We are trying to do it in a comprehensive way, and we're trying to create an end-to-end system that we can use for the next idea as well.

How easy is it to automate an informatics workflow like that? Or is it something that will always require hands-on manipulation from step to step?

There are certain steps that can be automated. So, for example, the QA of the data and loading the data in the database — that's something that we believe can be automated and we are in the process of doing that. The analysis part, of course, when you deal with new types of data as in this case, initially it has to be manual. But over time, it will be automated as well, because we will gain more knowledge of how we deal with 250,000 genotypes. At this point, we are in the process of trying to understand how we are going to analyze the data. Some of the analysis will always require some modifications, but we're trying to automate as much as possible, and with new data coming in, new analysis will take some time to be automated and keep moving. There is this kind of iteration that one has to go through.

How many people do you have working over these five areas that you mentioned?

About 10 to12 people currently, but we just started about a year ago. For the whole of Scripps Florida, so far, we have about 170 to 180 people. But the plan is over the next three to four years to grow to 500 to 600 people.

What about the informatics group? How large is that expected to get?

Depending on the projects, I would say about 20 to 30 people over the next three to five years. My experience in the past is that sometimes when you have a lot more people, it's actually much harder to manage the projects. Plus, all the people that we have currently here have at least five to seven years experience, and that's actually something very important. If you don't have the experience, you tend to repeat the same mistakes. So most of us have been in the space for quite a bit of time, so that's why assembling a very experienced group is very important.

Now we can hire actually more junior [people], but this is a field that never had a very formal education. It's a very young field. And of course we're trying to standardize all the processes that we are using in house. That's very important.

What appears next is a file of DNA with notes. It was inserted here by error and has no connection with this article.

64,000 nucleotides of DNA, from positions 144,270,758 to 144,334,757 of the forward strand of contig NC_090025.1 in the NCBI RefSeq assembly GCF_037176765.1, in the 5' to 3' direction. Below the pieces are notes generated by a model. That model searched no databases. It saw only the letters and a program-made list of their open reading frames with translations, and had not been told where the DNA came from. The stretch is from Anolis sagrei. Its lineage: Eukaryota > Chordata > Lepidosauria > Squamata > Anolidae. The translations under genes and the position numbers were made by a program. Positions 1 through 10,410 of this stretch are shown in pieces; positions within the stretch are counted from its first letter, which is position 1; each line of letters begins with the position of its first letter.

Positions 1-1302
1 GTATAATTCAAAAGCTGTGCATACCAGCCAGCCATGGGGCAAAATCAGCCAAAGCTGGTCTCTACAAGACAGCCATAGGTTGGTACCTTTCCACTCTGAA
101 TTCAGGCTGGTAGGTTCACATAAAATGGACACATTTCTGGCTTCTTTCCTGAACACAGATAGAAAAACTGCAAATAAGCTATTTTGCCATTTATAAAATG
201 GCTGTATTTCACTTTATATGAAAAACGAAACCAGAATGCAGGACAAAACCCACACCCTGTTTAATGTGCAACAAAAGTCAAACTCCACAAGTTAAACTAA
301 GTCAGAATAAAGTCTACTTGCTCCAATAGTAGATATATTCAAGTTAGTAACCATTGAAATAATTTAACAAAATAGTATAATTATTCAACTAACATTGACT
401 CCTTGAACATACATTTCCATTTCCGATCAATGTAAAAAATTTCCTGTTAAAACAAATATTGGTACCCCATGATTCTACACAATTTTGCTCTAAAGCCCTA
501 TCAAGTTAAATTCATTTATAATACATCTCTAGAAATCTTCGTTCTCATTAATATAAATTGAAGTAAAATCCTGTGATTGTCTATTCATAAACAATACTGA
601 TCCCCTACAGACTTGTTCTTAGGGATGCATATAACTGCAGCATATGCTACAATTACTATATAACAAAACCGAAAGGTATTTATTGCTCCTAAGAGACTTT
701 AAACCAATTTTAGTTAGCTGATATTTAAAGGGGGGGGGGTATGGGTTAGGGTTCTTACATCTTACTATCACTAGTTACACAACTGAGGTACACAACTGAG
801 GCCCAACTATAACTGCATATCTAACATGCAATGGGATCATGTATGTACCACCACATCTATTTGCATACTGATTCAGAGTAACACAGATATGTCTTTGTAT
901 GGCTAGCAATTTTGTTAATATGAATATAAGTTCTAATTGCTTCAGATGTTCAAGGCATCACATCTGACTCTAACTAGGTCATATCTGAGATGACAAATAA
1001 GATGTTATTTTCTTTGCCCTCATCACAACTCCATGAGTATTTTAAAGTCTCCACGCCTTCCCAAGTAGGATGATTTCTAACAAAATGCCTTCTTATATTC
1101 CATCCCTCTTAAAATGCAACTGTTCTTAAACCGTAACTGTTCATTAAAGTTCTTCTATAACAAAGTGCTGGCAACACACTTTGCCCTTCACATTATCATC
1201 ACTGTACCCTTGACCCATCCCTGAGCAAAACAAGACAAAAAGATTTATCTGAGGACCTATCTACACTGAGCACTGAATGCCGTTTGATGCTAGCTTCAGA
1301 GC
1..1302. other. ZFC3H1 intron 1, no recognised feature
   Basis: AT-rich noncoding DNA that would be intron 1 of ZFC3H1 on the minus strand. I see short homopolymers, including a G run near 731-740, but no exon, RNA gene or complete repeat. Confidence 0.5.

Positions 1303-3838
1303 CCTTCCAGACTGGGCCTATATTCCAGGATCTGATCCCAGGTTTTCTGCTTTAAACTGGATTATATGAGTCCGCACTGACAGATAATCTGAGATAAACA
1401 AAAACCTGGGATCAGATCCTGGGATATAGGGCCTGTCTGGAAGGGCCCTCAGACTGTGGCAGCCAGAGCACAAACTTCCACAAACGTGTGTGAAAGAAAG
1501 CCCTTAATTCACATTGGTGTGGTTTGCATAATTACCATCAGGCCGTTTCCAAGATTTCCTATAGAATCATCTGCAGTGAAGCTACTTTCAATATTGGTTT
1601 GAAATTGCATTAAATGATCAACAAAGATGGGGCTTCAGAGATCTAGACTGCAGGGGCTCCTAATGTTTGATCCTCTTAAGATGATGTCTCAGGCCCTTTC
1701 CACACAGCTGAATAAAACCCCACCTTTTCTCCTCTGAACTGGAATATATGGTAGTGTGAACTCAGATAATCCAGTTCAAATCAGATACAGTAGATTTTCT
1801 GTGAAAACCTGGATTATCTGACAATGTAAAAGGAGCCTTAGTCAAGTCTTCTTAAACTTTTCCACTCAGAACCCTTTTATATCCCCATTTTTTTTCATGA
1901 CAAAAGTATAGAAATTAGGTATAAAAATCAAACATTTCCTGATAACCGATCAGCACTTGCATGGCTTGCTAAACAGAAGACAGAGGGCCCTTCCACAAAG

What are you developing on the informatics side for the molecular screening center you mentioned?

We are actually building a whole infrastructure that pretty much automates everything that comes off the robots that we have — we have a Kalypsys robot — all the way through to the data analysis part. So there, it involves scientific software engineering, it involves cheminformatics people, and so on, so we're trying to have an end-to-end system to mange plates, the database, doing QA, all of that part. And again, we're not reinventing the wheel.

Is this something that you would share with the other screening centers?

Not necessarily. We're trying to share as much as possible in terms of tools and so forth, but each center has to decide their own system. But we're trying to share as much information and as many tools.

What is the breakdown between what you have to develop in house versus what's available either through commercial tools or public domain tools?

That changes over time and it depends on the project. So, for example, for a genetics project, it's probably 40 percent we find it out there, and the rest of it is for us. For a cheminformatics project, it's probably 60 percent we find from a commercial vendor and so forth, and probably 30 to 40 percent we put on top. But this 30 to 40 percent is a lot — it's a big project — but at least we get a good start.

So that's still a lot of work.

There's still a lot of work, but, for example, we are using quite a bit of the MDL infrastructure, and we are trying to integrate this with other tools and with our processes, and of course that's a big job as well.

Do you find that commercial cheminformatics tools work well with other tools?

Well, one of the ways we selected MDL, for example, is because they tend to be closed, actually, but one of our mandates when we look at something is how open it is and how we'll be able to integrate it with other tools, because that's actually part of our evaluation. If it doesn't do that, it's going to be very hard for us to justify a tool that's not at least open to us to be able to integrate it with other tools — public domain tools or other tools.

So I guess it's safe to assume that everything you have in place already can be integrated with other tools.

Absolutely. At least we know how to do it. Otherwise, we won't even consider it.

What kind of hardware infrastructure has your scientific IT team put in place?

We have a cluster of Sun V20s. We have about 200 CPUs, about 100 nodes, and they have the new AMD single-core chips. The cluster has been operational since the beginning of the summer.

What challenges have you encountered in putting this group together?

The largest challenge is that, we are a very young institute, but we also want things to happen fast. We need everything at once, or as much as possible at once. And of course that's a challenge.

How have you been able to handle that so far?

So far, by being able to have a very experienced team, being able to leverage tools that exist out there, and by being able to be smart and integrate the proper tools together. So this, I would have to say, is the largest challenge that we have currently.

Filed under

The Scan

Harvard Team Report One-Time Base Editing Treatment for Motor Neuron Disease in Mice

A base-editing approach restored SMN levels and improved motor function in a mouse model of spinal muscular atrophy, a new Science paper reports.

International Team Examines History of North American Horses

Genetic and other analyses presented in Science find that horses spread to the northern Rockies and Great Plains by the first half of the 17th century.

New Study Examines Genetic Dominance Within UK Biobank

Researchers analyze instances of genetic dominance within UK Biobank data, as they report in Science.

Cell Signaling Pathway Identified as Metastasis Suppressor

A new study in Nature homes in on the STING pathway as a suppressor of metastasis in a mouse model of lung cancer.